Over the past few years, Wolfe has written several books that faIl outside the science-fiction genre, including the mystery novel “Pandora by Holly Hollender,” which is set in Barton, Ill., a fictional town patterned after Barrington. Wolfe says the Barrington Area Library’s Head Librarian Barbara Sugden recognized herself as a character in the book.

But now Wolfe is hard at work on a new four-book science-fiction series. “The Book of the Long Sun” is a follow-up to the “Book of the New Sun” series, and the first book, “Nightside the Long Sun,” will arrive in book stores next month.

The new series is set inside a massive generational spaceship, but the inhabitants don’t know they are in a ship. The “gods” of this spaceship, which is built from a hollowed-cut asteroid, are faces that appear on video monitors. The “long sun” of this world Is a plasma-discharge tube in the middle of the ship, Wolfe says.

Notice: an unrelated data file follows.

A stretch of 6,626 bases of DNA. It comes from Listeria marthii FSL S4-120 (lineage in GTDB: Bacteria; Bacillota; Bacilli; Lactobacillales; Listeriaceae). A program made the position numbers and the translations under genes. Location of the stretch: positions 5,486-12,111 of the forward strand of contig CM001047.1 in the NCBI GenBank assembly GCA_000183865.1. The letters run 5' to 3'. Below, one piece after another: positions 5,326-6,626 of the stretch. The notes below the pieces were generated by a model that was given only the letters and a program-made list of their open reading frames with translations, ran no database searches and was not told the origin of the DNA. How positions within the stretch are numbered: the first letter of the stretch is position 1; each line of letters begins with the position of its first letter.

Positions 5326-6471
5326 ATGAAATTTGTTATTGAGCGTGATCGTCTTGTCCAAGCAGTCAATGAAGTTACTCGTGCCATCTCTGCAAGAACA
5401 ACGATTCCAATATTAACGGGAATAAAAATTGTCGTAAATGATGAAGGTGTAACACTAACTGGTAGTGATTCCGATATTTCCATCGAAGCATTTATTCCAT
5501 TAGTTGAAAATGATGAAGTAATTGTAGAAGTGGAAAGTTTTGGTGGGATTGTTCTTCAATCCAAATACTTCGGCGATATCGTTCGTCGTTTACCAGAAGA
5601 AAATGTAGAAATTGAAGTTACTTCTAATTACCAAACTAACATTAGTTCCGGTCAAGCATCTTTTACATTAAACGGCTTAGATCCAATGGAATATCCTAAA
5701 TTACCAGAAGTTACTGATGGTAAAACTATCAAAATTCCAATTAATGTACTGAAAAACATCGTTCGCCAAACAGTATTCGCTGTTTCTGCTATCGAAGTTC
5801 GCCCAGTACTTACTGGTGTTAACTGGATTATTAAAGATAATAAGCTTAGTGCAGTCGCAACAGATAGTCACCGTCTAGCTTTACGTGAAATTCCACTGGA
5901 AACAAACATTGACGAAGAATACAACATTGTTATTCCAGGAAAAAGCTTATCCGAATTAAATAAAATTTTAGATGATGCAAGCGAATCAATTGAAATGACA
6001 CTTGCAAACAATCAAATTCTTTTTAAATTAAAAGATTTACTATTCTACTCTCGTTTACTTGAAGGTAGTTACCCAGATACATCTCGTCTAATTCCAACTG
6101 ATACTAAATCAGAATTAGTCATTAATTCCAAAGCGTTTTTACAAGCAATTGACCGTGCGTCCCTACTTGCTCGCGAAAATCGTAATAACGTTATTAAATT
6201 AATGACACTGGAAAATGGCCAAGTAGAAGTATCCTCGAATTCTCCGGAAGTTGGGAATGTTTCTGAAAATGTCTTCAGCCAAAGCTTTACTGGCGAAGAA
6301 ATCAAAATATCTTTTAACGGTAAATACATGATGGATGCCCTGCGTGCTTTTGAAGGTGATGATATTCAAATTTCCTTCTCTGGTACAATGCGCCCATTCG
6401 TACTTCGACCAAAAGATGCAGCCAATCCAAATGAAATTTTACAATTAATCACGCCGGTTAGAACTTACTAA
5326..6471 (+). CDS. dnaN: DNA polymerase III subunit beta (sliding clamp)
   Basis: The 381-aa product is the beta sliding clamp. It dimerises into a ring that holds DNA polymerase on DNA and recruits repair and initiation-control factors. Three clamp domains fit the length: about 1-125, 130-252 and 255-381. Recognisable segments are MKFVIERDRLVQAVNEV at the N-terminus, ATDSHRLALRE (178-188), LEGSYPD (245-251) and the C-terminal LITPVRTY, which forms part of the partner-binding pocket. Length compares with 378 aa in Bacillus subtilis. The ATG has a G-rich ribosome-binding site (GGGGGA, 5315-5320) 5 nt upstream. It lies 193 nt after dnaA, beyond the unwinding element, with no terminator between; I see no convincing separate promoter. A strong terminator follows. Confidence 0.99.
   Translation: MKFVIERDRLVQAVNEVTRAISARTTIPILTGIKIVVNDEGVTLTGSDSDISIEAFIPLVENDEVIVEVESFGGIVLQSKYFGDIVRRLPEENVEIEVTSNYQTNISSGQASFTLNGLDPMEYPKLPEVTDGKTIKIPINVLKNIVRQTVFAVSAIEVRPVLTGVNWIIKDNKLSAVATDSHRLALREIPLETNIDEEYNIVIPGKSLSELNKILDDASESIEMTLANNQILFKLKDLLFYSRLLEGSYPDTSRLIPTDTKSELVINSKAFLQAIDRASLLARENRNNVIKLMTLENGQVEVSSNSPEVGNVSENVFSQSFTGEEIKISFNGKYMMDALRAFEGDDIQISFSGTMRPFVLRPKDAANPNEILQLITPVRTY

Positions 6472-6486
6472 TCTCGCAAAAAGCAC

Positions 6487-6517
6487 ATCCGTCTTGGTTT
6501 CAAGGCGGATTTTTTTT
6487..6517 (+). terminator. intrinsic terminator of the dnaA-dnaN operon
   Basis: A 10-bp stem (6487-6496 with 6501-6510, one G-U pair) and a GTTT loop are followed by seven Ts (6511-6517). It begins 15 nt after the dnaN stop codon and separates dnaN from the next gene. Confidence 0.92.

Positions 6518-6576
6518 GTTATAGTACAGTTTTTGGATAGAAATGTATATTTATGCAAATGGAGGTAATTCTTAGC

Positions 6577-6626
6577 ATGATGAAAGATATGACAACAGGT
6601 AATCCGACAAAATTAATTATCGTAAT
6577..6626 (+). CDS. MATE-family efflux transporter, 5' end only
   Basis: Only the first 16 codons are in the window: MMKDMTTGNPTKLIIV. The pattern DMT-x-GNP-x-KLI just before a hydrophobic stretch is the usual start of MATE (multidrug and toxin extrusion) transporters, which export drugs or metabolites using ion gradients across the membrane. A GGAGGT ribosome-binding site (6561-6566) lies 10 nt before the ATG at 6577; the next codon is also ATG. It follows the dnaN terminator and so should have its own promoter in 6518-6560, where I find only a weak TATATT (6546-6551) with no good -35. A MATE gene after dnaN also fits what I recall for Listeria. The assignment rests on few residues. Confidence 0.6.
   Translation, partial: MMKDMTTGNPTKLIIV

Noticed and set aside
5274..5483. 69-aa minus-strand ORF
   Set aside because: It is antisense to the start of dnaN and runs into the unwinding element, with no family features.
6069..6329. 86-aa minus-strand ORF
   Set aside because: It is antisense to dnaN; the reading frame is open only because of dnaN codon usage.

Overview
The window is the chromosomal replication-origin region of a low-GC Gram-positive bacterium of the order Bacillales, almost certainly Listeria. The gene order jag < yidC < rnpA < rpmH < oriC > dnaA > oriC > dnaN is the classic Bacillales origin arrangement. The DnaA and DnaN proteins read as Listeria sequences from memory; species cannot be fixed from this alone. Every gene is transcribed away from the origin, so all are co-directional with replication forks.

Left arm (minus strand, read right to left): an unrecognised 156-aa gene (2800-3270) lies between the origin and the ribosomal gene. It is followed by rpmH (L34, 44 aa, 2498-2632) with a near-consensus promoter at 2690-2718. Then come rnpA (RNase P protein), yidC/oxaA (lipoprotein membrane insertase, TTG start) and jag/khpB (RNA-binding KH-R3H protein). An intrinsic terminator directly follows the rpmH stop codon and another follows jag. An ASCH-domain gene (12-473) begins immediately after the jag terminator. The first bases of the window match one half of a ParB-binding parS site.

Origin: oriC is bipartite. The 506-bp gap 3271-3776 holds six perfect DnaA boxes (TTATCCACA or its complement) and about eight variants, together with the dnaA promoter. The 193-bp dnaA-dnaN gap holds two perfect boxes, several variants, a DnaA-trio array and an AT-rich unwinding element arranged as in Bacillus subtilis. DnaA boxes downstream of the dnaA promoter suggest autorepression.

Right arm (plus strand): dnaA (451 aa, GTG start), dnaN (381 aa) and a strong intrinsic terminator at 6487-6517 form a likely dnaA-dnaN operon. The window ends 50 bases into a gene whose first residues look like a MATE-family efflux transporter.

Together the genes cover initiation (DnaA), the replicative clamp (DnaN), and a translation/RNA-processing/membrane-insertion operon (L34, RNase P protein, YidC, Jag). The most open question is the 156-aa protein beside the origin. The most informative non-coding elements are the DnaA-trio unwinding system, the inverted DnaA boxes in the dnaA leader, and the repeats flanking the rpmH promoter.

But most of these details are only hinted at in the first novel, which recounts two days in the life of a priest, who tries to save his church and parochial school from the clutches or a wealthy buyer.

Wolfe’s loyal readers won’t find out until later who built the spacecraft, where it is going and why.

Although Wolfe’s books continue to garner good reviews, including comparisons to literary heavyweights like Vladimir Nabokov, Wolfe says he never sets out to write award-winning books.

“I don’t think people who write books sit down and say, ‘I’m going to write a book that’s going to win the Nobel Prize,’ ” he says.

Wolfe remains modest when he’s asked about the high praise he has received from critics and his fans.

“I’m always surprised and pleased when that happens,” he says.

Waco Brothers release first album in 11 years

Pioneer Press, February 16, 2016 — The Waco Brothers used to make studio records at a fairly brisk pace — releasing seven albums from 1995 to 2005 with their rousing mix of punk guitar riffs and country twang. “We thought it was a really solid string of records,” recalls Jon Langford, a singer-guitarist in the Chicago-based band. … Read more at Pioneer Press.